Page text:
• Question: I have performed second opinion exams on several patients of a local ophthalmologist. The patients’ main complaints appear to be blurry vision caused by cataracts; however, these patients have all been told that they have glaucoma and are scheduled for combined cataract extraction with iStent implantation. My exams indicate normal or near normal nerve fiber layers and cupping. None of the patients have been started on drops or have recorded high IOPs. I think the planned glaucoma surgery may be fraudulent. I don’t want to say anything negative to the patients, but should I report my suspicions elsewhere?

    Answer: Yes, Medicare/Medicaid fraud is not a victimless crime; fraud raises health care costs for everyone, and unnecessary surgery victimizes patients. Unnecessary surgery and misrepresentation of services are serious ethical violations. While you might want to avoid negative statements about a colleague, it is important to give patients your honest opinion on what you believe is in their best interests. You may want to tell patients that while you agree that they will likely benefit from cataract surgery, the need for an iStent in their case is less clear-cut. Health care fraud is a deliberate deception or misrepresentation of services that results in an unauthorized reimbursement. Health care abuse refers to practices that are inconsistent with accepted medical, business, or fiscal practices.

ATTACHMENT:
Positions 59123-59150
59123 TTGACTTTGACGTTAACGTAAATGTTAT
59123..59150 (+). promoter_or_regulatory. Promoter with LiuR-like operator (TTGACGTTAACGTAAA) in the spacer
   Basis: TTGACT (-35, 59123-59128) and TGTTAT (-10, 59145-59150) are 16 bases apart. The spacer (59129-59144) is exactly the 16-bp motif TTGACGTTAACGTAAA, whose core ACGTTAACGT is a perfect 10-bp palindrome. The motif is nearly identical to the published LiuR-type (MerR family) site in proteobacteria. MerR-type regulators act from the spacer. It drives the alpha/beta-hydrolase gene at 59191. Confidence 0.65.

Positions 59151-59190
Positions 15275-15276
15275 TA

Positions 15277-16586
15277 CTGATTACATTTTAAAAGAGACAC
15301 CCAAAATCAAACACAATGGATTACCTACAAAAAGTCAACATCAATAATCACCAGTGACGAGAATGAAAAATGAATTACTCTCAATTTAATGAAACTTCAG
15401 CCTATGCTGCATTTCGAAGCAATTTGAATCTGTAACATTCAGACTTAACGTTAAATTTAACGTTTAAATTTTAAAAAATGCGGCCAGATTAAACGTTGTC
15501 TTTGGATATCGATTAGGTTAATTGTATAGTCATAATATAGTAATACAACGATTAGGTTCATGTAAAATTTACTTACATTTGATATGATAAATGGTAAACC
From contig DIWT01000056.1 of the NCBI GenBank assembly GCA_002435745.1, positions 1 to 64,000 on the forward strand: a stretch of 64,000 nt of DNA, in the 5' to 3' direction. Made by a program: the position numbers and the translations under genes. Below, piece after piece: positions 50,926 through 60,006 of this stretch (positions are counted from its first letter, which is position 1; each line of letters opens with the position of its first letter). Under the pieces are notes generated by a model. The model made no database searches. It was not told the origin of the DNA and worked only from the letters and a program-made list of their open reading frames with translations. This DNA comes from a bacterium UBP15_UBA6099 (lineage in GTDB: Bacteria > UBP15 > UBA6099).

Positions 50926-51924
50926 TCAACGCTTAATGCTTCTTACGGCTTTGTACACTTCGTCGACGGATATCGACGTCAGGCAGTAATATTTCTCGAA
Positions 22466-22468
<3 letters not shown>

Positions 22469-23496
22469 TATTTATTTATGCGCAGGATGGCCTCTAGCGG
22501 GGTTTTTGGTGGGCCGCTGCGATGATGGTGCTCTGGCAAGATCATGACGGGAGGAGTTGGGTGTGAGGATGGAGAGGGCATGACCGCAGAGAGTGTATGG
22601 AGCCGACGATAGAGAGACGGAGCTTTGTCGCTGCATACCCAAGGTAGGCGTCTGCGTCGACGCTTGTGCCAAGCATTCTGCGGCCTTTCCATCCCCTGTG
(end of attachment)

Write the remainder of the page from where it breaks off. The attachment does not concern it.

You can report suspected Medicare fraud in any of these ways:

    • call 1-800-MEDICARE (1-800-633- 4227),
    • report online to the Office of the Inspector General (OIG) at https://oig. hhs.gov/fraud/report-fraud, or
    • call the OIG at 1-800-HHS-TIPS (1- 800-447-8477).

    Many states have “duty to report” regulations, requiring physicians to report fraud related to state insurance programs. Be responsible and educate yourself about your state’s requirements. For issues related to state regulations, consider reporting your concerns to your state’s Office of the Attorney General. If you have concerns about your liability or protections, seek professional legal counsel. Your malpractice carrier may be able to provide advice as well.

    To read the Code of Ethics in full, visit aao.org/ethics-detail/code-of-ethics.

    To submit a question, email ethics@ aao.org.